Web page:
THE PLEA “We need a bigger variety of restaurants. There are a few good spots down here, but a greater selection of nice restaurants would be much appreciated.” —Richard Grayer, 58
THE RESPONSE “We don’t necessarily like being a pioneer in an area,” says Kevin Boehm, who heads the BOKA Restaurant Group along with Rob Katz. BRG is rooted in well-traveled restaurant territory: Lincoln Park (BOKA, Landmark), Old Town (Perennial) and the West Loop (the forthcoming Stephanie Izard restaurant Girl & the Goat). “We’ve never looked at Hyde Park,” he says. “Sometimes when you get out of the range of downtown you lose a lot of income because people aren’t going to travel all that distance. If I’m staying at the James Hotel, Hyde Park probably is not going to be one of my dining options.” But what about the ’hood’s affluent denizens hungry for more-upscale fare? Boehm responds that Hyde Park is ripe for a good neighborhood restaurant. “Nothing against opening up a neighborhood restaurant, but it just limits the potential of how much you can gross,” he explains. “And Rob and I are numbers guys.”
THE PLEA “I’m a grad student at the University of Chicago, so I often end up studying at Starbucks. But Hyde Park needs a coffee shop on 53rd that could be a student hangout. It matters a little bit that I support a local coffee shop.” —Dan Wollrich, 30
THE RESPONSE “Universities are good, but I don’t know if our core customer has historically been students,” says Intelligentsia Coffee & Tea founder Doug Zell. “As much as I love people who come in, buy a cup and work on their laptop for hours, we like a customer who’s more consistent, less transient—someone that would also buy some coffee and brew it at home.” Intelligentsia has three Chicago locations: one in Lakeview, two in the Loop. Over the last two years, Zell opened two cafés in California, with a third on the way. Ironically, Hyde Park, Chicago’s intelligentsia hub, was never on the table. “I just don’t know that much about the neighborhood,” Zell admits. Neighborhoods like Wicker Park and Andersonville, he says, “would match up better with where we’ve found success before.” Another problem is competing with wholesale customers like the two Hyde Park Istria Cafés (both of which are far from campus), which Intelligentsia supplies with beans. Though he has no plans to expand to Hyde Park, Zell breathes a deep sigh, saying what a shame it is for people to be studying at a Starbucks.
THE PLEA “A 24-hour restaurant. We need a greasy-spoon kind of thing where University of Chicago students can go to drink coffee and cram, or eat after going out to a bar.” —Polly Dennison, 20, and Chris Benedik, 28
THE RESPONSE Cathy Guzman owns Golden Nugget Pancake House, the seven-location chain of old-school 24-hour diners that dot the North Side like grease droplets on a paper place mat. When we tell Guzman that the only all-hours food options in Hyde Park are a McDonald’s drive-through and a Dunkin’ Donuts, she gets excited. “Really? Expansion is always something that we want to do,” she says. “The number-one factor is identifying a need. Knowing that there are people out there who don’t want to travel far—it’s almost like saying we’re going to have guaranteed business.” The problem, Guzman says, is recessionomics. “Financially, we can’t do it right now. Hopefully, in the near future we can put a Golden Nugget in the area.”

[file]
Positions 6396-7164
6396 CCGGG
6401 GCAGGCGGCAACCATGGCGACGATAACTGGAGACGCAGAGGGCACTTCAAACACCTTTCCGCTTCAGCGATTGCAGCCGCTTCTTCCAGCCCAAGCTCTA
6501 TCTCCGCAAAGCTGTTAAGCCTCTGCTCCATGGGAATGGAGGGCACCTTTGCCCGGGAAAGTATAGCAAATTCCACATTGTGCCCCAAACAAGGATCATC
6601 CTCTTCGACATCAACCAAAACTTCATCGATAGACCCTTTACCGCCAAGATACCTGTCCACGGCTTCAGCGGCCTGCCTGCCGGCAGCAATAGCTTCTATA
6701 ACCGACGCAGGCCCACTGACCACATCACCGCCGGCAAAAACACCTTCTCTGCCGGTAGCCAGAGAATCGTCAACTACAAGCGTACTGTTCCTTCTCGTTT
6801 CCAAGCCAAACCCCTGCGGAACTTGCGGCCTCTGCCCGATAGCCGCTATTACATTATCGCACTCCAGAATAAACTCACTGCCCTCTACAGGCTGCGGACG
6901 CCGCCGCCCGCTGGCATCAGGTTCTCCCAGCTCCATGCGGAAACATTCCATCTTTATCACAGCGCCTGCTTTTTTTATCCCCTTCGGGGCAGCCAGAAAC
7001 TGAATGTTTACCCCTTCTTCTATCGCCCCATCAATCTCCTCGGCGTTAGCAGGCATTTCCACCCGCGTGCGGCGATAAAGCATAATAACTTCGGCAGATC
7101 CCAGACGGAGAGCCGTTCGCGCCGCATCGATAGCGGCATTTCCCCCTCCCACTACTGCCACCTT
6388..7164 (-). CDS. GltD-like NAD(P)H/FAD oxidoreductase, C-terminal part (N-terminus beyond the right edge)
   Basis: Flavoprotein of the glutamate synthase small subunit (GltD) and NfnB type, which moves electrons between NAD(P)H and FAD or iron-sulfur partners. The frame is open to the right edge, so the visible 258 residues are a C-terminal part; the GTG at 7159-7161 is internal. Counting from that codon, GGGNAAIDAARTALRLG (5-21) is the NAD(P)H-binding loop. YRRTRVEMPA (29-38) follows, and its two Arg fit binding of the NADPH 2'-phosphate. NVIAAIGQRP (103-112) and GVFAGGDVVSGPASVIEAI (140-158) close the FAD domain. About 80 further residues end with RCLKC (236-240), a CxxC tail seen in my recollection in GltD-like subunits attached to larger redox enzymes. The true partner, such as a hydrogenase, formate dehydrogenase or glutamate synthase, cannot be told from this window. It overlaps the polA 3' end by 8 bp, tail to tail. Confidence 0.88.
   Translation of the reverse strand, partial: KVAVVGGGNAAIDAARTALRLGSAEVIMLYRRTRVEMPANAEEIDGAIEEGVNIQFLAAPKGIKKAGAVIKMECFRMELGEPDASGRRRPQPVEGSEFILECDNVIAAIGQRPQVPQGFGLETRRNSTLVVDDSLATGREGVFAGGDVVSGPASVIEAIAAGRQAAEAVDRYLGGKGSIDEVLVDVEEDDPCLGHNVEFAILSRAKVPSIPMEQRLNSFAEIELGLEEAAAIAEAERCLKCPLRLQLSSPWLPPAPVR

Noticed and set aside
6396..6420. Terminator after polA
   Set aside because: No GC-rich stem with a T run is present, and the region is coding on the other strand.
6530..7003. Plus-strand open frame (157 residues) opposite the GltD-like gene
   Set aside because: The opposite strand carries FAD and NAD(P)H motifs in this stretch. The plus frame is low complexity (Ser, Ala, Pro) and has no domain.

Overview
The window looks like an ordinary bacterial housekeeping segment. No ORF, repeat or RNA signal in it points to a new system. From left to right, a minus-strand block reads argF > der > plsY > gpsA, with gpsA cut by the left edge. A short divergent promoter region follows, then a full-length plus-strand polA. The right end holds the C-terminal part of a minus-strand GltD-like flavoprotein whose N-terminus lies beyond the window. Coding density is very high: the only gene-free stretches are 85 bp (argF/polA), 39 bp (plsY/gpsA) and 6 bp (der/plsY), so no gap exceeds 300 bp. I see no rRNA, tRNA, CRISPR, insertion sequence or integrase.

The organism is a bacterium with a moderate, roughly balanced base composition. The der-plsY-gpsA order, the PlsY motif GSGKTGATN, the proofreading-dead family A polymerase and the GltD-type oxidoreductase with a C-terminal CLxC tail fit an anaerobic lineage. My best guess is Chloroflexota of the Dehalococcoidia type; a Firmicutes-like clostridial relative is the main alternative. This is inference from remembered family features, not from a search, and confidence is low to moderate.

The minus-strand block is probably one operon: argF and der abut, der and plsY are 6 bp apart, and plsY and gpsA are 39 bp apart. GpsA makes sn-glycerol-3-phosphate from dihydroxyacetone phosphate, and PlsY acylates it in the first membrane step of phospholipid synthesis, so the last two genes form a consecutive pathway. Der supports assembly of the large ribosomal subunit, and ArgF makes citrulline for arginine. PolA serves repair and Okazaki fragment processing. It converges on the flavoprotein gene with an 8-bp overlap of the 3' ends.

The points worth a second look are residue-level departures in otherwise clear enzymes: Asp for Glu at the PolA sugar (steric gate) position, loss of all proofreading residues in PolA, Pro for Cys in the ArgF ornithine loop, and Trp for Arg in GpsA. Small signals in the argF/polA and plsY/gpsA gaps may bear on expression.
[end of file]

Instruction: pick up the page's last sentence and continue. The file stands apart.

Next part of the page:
THE PLEA “I hate the Hawaiian shirts and shit, but Trader Joe’s is kind of awesome. It’d be better than the Treasure Island that we have: It’s junky in there and it’s Whole Foods–expensive.” —Boomer Lowe, 35
THE RESPONSE Trader Joe’s chain founder Joe Coulombe once told Forbes, “I wanted to appeal to the well-educated, like teachers, engineers and public administrators.” If that’s the case, TJ’s, which has locations in North Center, Lincoln Park and River North, could easily be feeding the pointy-heads of the University of Chicago campus and its Medical Center (a population of 21,200, when classes are in session). Yet, Alison Mochizuki, the grocer’s director of national publicity, says expanding to Hyde Park “isn’t in our two-year plan.” Why not, considering the well-heeled neighborhood has an average household income of $62,500—very similar to Lincoln Park and North Center? “You basically want me to give out [our] demographic information, and we don’t disclose details such as that,” explains Mochizuki, who, it’s worth noting, admits she doesn’t know where Hyde Park is. Despite her tight lips, Mochizuki does let slip that a Lakeview store—yep, another North Side outpost—is in the cards for 2011.
THE PLEA “I want somewhere to buy clothes that has cute girl stuff and shoes.” —Ashley Fisher, 23
THE RESPONSE Hip local men’s and women’s clothing boutique chain Akira has been spreading across the city like sartorial kudzu. The miniempire includes ten locations: three in Bucktown, four in Lincoln Park, a downtown shoe store and outposts in Water Tower Place and even Northbrook Court in the ’burbs. Alas, no Hyde Park love. We mention to Akira co-owner Jon Cotay that a Hyde Park location would make it the only major clothier in the ’hood, and that the large student population is an untapped target audience for the store’s trendy threads. “I don’t think the demand is there to support a free-standing business,” says Cotay, who for years has contributed the store’s wares to runway shows organized by the U. of C.’s student fashion org, MODA. “Clothing is not much of a priority for University of Chicago students. Their priorities are more concentrated on schoolwork.” Cotay, who lives in Bucktown, recommends the Hyde Park Chamber of Commerce promote the area more because it is “so distanced.” “We don’t get any calls from Hyde Park regarding available spaces. In different parts of the city, we always get e-mail blasts saying, ‘Hey, this building is for lease.’ That’s how we found our new Lincoln Park location.”